Multilevel spinal fusion (L3 – S1) – Day 16

multilevel spinal fusion

It is now day 16 since my three level lumbar spinal fusion and decompression.  Pain levels have steadied to very manageable during the day, but are pretty flippin’ awful at night.  No matter what time I go to bed, no matter what time I take my bed time pain meds, no matter whether I take melatonin or phenergen to help me sleep, I wake up at 1:30am.  And the pain is terrible.

Some nights I wake at 1am and I stubbornly try to go back to sleep.  But it never works. But 1:30am I am hauling myself out of bed, gingerly making my way downstairs on tender, burning feet, and taking more pain medication.

I’m no longer allowed to take my targin 30/15 three times a day…only twice now. Its part of my taper schedule.  And don’t get me wrong, I’m keen to reduce my opioid use.  But if the pain is bad, I don’t see what another few weeks of opioids is going to hurt. This surgery is well known to have a painful recovery. 

Still. I am following doctors orders.  So I take oxynorm at 1:30am. Sometimes I take another at 2:30am.  Usually by 4:30am the pain is manageable again, and I around 5am I drift off to sleep for another hour.  Sometimes two.

Most nights I get around four hours before 1:30 and another hour after.  I am so tired.  Sleepy tired, as well as body fatigue tired.

The only Rheumatoid Arthritis medication I’m taking is hydroxychloroquinine.  I’m holding off my methotrexate, and my surgeon is keeping me off baricitinib until the six week review. That’s only three weeks away now.  But my rheumatoid is reminding me that its still here. Ironic, given how many doctors have tried to ‘prove’ I was misdiagnosed.

Common thing that. Complicated patient. Doesn’t behave like the textbook. Must be the patients fault, right?  Call it a misdiagnosis and refer on to someone else.  Except a first year med student can see my Rheumatoid right now.  Which is honestly a relief.

Progress is slow. There is one word that keeps shining in my brain. I remind myself
constantly to live by this word.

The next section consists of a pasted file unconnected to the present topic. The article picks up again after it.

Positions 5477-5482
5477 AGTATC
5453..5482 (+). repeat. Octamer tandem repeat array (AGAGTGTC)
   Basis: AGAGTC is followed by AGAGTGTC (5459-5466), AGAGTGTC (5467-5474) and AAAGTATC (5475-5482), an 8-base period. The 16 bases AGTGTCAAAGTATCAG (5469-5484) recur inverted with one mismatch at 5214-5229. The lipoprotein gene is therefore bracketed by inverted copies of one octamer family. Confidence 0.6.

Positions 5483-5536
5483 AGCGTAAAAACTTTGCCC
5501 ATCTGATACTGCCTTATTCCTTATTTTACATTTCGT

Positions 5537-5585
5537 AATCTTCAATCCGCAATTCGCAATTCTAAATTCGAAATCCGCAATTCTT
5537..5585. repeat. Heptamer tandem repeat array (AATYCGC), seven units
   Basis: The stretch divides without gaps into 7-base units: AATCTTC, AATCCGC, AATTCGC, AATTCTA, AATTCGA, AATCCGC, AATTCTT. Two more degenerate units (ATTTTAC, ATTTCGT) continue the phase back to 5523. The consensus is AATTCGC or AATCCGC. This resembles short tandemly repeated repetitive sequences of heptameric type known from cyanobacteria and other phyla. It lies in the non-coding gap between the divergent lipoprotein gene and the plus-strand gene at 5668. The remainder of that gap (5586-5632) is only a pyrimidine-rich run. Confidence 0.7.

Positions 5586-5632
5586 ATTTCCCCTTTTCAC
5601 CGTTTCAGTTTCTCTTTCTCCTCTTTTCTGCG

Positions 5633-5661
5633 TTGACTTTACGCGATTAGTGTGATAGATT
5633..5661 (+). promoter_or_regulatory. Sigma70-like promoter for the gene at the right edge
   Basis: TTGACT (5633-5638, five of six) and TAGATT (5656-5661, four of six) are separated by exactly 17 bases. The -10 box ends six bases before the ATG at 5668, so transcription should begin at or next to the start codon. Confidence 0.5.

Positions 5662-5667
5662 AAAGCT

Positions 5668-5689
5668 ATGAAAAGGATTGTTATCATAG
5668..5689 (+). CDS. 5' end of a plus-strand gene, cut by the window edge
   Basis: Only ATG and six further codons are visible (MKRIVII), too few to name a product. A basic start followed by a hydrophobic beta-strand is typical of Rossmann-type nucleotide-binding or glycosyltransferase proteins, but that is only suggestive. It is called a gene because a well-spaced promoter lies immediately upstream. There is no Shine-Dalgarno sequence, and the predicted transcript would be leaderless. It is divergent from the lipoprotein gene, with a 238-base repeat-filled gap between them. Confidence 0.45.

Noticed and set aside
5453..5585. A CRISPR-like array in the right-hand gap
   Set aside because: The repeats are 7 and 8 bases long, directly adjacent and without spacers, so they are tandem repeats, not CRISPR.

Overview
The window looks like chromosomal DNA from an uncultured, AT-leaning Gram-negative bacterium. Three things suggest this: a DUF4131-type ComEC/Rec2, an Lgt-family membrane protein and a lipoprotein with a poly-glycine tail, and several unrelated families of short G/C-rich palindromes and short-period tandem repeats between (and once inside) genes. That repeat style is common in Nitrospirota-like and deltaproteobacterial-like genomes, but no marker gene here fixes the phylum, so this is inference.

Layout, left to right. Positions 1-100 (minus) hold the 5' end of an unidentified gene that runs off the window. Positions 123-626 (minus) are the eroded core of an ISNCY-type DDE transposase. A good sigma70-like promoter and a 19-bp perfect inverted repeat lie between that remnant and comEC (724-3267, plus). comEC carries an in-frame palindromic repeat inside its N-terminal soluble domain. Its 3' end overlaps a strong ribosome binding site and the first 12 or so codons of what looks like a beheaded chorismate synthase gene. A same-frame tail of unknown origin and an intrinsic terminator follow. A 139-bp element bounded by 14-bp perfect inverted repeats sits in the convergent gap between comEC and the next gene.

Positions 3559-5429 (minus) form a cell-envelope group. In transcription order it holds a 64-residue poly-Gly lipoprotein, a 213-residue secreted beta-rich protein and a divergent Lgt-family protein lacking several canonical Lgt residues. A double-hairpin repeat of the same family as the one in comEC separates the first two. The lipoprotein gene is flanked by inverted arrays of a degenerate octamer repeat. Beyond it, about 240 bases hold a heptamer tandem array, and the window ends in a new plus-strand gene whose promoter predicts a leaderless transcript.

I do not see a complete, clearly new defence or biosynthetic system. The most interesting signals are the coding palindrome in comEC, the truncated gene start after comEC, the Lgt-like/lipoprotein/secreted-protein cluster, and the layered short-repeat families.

The word is “patience”.

I was warned the recovery would be slow. I was warned it would be painful. I am very impatient. I just want to get better.  Whatever I need to do.  The thing is, what I need to do, is pace.  Get the right balance of rest and activity.  Trying to do more than my body is capable of will only set me back.

They only physiotherapy I can do is walking, so I’m walking.  I fatigue quickly though. That
might be rheumatoid fatigue, or it might be pain and lack of sleep wearing me down. But my body tells me very clearly when its had enough.  A few times I’ve laid down on the couch, intending to just rest a while, and I’ve fallen asleep for an hour. 

That’s ok. My body needs it. 

I’m keeping up with my orders and getting them shipped daily is a good goal to achieve every day.  I could use a bit of fun though.

Days like today are wearing. I’m just feeling a bit down, nothing major. I’m sure its very normal, in fact.  Every day is the same, and its hard to realise that I am making progress. It doesn’t feel like it. And the 1:30am rendezvous I have with severe pain is becoming a real drag.  As I said, it doesn’t matter if I go to bed at 10:30pm, or 12:30am…I wake at 1:30am. And the pain is BAD.

All the days blur together and it feels like nothing is changing.  But I know it is.  I know my recovery is actually going well, and I am on track. 

I do have a few concerns, however.

Firstly, my leg weakness. Before the surgery, despite the compressed nerves, I did a lot of leg exercise to keep my leg strength. I was able to do squats, and push up from chair without using my arms or other assistance.  I used to practice sitting on the ground, and getting up to my feet without the use of my arms. That sounds impossible, but it actually wasn’t that hard. I didn’t look elegant, but I could get to my feet, without help, without falling. On my worst days, I allowed myself to use my arms. But I always was able to get up off the floor. I knew how important that skill was, and I worked hard to keep that strength. Now I am completely unable to get up off the floor without assistance. I need a person or an assistive device, to help me. The easiest way is to crawl to a lounge chair and slowly crawl up the chair/couch and eventually get on the chair/couch. And then get to my feet from the chair. Even so, it feels risky, and I am at risk of falling. I don’t always manage to get on the couch and to my feet. The weakness in my legs is significant. Worse than it has ever been. I may have traded pain for function.